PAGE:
SA’s fourth mobile network operator, 8ta, had 473 604 active subscribers on its books at the end of March 2011, its parent Telkom has disclosed.
Of those, the vast majority — 440 775 — are prepaid subscribers. The company had 32 829 contract 8ta subscribers by 31 March. An active subscriber is defined as one that generated revenue for Telkom in the previous 90-day period.
Since its launch in August 2010, 8ta had signed up 1,2m subscribers — defined as customers who had been through the process of registering their Sim cards, suggesting a high rate of churn to other operators.
In the financial year to March, 8ta achieved revenue of R81m and recording an operating loss of R1,1bn. As a result of a delays in building its network, Telkom says it will reach breakeven at an operating profit level in the financial year to 31 March 2014, later than originally communicated.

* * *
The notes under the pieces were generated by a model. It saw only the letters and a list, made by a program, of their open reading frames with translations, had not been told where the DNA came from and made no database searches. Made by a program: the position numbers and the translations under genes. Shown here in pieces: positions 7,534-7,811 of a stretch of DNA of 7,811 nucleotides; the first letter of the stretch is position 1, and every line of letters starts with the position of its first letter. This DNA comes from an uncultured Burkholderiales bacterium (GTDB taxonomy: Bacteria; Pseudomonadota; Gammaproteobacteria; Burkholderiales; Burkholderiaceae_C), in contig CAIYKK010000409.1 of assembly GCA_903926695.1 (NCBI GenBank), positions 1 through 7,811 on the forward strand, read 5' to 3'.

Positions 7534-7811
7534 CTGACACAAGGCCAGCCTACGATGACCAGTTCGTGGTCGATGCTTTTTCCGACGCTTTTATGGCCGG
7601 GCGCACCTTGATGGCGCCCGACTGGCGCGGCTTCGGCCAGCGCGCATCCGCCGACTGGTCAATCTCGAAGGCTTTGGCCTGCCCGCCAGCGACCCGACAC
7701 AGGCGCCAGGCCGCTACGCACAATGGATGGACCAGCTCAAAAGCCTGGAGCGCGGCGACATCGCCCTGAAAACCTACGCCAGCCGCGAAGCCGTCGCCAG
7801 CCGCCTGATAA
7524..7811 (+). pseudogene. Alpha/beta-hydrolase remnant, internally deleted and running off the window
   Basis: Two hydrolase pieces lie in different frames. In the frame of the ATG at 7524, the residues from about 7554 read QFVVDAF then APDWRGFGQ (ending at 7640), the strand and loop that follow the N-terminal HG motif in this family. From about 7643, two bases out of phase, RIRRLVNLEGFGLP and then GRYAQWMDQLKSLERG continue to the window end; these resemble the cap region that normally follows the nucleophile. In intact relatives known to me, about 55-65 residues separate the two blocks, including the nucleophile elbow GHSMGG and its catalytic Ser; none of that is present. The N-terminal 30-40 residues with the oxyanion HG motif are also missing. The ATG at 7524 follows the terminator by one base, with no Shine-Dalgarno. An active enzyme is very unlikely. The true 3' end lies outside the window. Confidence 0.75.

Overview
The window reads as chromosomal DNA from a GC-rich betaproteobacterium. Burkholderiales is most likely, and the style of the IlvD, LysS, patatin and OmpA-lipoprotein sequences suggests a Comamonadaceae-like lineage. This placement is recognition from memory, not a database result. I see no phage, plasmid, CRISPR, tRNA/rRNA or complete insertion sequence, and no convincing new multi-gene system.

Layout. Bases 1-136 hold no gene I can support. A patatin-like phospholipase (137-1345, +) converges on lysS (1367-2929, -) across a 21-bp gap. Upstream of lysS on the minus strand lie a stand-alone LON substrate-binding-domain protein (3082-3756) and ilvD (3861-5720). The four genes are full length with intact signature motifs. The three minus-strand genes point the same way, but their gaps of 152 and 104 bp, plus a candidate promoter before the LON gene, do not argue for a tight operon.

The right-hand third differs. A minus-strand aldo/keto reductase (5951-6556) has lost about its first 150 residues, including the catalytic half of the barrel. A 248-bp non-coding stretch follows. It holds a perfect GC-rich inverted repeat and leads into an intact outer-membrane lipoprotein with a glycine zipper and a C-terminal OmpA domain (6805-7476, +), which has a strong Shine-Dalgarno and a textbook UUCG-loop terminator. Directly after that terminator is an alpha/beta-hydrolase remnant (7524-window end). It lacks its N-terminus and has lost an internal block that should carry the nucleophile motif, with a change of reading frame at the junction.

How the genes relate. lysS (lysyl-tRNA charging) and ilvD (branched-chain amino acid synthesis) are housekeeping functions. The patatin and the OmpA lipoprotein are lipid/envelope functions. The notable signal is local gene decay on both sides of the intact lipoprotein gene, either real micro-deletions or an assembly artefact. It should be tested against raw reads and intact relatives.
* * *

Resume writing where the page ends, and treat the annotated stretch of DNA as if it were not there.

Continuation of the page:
Telkom launched 8ta after disposing of its 50% stake in the country’s largest mobile operator, Vodacom. It sold 15% of its stake to the UK’s Vodafone and unbundled the rest of the Vodacom stake to its shareholders.
At the end of March, Telkom says it had installed 8ta branding at 20 of its Telkom Direct stores and created six new, standalone 8ta stores. It had 51 800 airtime points of sale, 22 300 Sim card points of sales and 398 contract points of sale.
Nearly 1 000 base stations had been constructed. “As previously announced, we are working through an order to build a further 2 000 base stations,” Telkom says.
Telkom CEO Nombulelo Moholi concedes 8ta’s launch has “not been easy”. “The growth of our network and distribution channels has encountered delays,” she says in notes accompanying the group’s 2011 financial results. “It is coming together, though, and we look forward to turning our network on and launching services into the enterprise market during the coming year.”
For now, Telkom continues relied heavily on a roaming agreement with rival MTN.
Telkom says that following the launch of 8ta, its focus will be on “offering full converged products that marry mobile voice and data services with the quality and resilience of fixed-line services to both the enterprise and residential markets”. — Duncan McLeod, TechCentral